Anyway, it was very interesting get some real hard evidence (even if it is very specific sample) that deleveraging is NOT only driven by supply side constraints; to me this is one of the big untold stories of this financial crisis.

best

Claus

Posted by: claus vistesen | May 31, 2010 at 09:32 AM

We have to admit that cash flow is one of the most common challenges entrepreneurs face. A prudent cash management
strategy has been proven to be vital in preserving a business capital and return.

Posted by: insolvency advice | July 19, 2010 at 12:13 AM

Yes we have to admit about the cash flow is most common challenges entrepreneurs face.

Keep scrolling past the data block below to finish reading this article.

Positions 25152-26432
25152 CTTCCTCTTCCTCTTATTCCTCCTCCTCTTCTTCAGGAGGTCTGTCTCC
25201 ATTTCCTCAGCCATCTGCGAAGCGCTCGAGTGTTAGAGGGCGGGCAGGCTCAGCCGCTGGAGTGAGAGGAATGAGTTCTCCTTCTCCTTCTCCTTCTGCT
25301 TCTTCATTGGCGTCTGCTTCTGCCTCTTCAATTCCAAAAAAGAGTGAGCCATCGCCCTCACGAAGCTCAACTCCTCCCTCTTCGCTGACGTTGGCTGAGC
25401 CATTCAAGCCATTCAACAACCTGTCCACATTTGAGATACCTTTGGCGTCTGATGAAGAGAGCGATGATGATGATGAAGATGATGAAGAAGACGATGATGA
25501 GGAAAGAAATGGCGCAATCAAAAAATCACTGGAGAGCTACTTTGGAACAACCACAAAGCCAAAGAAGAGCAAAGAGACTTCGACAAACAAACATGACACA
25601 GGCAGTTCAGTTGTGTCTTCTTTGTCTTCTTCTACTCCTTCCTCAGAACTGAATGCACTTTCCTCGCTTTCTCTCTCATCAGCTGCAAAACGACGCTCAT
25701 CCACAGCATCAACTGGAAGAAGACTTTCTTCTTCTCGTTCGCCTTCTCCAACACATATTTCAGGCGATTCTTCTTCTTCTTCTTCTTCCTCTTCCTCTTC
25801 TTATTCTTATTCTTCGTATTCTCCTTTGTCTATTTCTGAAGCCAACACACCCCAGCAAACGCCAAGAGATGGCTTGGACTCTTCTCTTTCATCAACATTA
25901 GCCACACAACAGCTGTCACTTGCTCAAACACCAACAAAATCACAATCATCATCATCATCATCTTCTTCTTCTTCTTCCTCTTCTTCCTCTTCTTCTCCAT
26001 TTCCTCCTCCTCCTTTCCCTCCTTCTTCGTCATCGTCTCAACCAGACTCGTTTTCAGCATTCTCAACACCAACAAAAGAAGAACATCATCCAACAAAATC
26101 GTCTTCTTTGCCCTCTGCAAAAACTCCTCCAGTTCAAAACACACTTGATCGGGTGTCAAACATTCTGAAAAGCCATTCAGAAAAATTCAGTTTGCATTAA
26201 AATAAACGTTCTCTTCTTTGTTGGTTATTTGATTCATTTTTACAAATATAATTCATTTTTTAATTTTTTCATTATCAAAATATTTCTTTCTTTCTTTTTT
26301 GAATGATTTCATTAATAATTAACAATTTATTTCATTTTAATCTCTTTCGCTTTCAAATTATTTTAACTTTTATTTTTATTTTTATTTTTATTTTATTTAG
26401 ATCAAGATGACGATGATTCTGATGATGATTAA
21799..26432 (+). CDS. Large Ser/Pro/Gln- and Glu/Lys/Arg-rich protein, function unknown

Posted by: paid surveys | August 29, 2010 at 08:36 AM

Since small business drive the economy cash flow is the most important issue that they have. Buying inventory, making payroll and all the other financial obligations can easily put a company out of business without having access to immediate cash.

Posted by: Dan | March 23, 2011 at 11:28 AM

Great blog.

Posted by: John Byner | March 26, 2011 at 08:43 PM

A good option would be a Business Cash Advance. It is based on your average monthly sales, not credit, so bad credit is ok and approval rates are 98%. They are unsecured, there is no personal guarantees, require no collateral, and will fund within a few days of applying. Also there are no restrictions on how you can use the money.

Posted by: Mark Sanchez | November 15, 2011 at 02:47 AM

It is a good thing to create SBLF because it is appropriately for small business who can't afford the lending terms of the banks.

Posted by: crm software | February 10, 2012 at 07:30 AM